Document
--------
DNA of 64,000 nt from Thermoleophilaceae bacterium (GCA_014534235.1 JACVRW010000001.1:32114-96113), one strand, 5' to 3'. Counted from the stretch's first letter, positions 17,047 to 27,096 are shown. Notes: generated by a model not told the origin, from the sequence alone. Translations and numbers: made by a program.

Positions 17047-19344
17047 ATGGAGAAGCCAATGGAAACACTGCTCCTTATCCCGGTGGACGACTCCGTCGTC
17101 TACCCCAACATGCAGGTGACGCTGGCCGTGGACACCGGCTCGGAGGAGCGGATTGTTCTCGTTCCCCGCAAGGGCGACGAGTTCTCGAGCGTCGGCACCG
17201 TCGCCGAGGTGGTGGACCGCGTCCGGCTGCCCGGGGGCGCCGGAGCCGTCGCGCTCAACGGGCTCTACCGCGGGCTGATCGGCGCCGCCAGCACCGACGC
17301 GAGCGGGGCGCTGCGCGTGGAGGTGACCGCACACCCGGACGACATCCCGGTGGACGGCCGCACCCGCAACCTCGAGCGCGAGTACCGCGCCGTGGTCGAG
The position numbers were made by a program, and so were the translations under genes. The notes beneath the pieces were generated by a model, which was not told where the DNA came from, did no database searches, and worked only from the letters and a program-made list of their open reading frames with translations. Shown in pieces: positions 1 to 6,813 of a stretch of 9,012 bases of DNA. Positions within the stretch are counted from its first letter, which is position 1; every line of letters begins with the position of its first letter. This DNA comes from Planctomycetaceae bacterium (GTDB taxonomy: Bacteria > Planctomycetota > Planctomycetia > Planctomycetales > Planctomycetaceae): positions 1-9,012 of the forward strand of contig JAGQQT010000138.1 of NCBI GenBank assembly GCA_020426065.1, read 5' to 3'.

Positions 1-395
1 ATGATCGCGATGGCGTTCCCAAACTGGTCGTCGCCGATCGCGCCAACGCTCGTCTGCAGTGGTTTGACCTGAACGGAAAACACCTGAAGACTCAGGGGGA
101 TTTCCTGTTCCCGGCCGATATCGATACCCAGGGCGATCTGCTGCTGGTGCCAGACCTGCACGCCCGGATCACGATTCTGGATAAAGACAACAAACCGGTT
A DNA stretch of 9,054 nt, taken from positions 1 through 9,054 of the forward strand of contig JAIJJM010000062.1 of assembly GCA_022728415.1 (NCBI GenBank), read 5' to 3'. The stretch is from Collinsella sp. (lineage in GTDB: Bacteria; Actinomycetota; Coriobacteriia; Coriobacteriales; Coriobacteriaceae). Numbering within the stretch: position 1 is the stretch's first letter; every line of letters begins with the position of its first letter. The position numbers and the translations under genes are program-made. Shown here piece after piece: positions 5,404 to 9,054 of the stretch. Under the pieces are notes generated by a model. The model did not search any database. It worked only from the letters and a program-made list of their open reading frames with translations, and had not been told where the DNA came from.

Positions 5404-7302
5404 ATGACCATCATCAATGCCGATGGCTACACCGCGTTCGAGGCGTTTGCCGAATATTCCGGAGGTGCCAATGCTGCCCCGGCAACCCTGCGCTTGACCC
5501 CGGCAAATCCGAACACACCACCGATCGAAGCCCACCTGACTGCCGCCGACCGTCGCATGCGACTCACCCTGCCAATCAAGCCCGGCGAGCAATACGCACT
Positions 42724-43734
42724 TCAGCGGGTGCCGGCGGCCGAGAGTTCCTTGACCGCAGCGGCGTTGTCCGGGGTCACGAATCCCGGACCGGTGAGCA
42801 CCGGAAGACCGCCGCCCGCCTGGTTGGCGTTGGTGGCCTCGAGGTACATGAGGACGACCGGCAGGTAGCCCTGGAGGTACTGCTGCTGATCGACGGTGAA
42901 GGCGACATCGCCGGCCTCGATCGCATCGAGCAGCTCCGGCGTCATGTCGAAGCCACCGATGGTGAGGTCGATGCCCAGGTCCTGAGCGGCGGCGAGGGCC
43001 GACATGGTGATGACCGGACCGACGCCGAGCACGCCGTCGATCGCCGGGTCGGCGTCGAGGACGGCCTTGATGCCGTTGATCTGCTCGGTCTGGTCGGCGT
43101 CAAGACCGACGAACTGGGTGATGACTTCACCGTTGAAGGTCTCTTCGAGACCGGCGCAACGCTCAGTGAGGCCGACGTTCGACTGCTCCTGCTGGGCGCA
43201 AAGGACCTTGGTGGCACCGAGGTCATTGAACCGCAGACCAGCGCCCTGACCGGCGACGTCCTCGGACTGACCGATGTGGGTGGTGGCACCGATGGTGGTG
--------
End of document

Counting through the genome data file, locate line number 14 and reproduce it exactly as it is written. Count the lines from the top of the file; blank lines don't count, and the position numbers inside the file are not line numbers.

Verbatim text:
5501 CGGCAAATCCGAACACACCACCGATCGAAGCCCACCTGACTGCCGCCGACCGTCGCATGCGACTCACCCTGCCAATCAAGCCCGGCGAGCAATACGCACT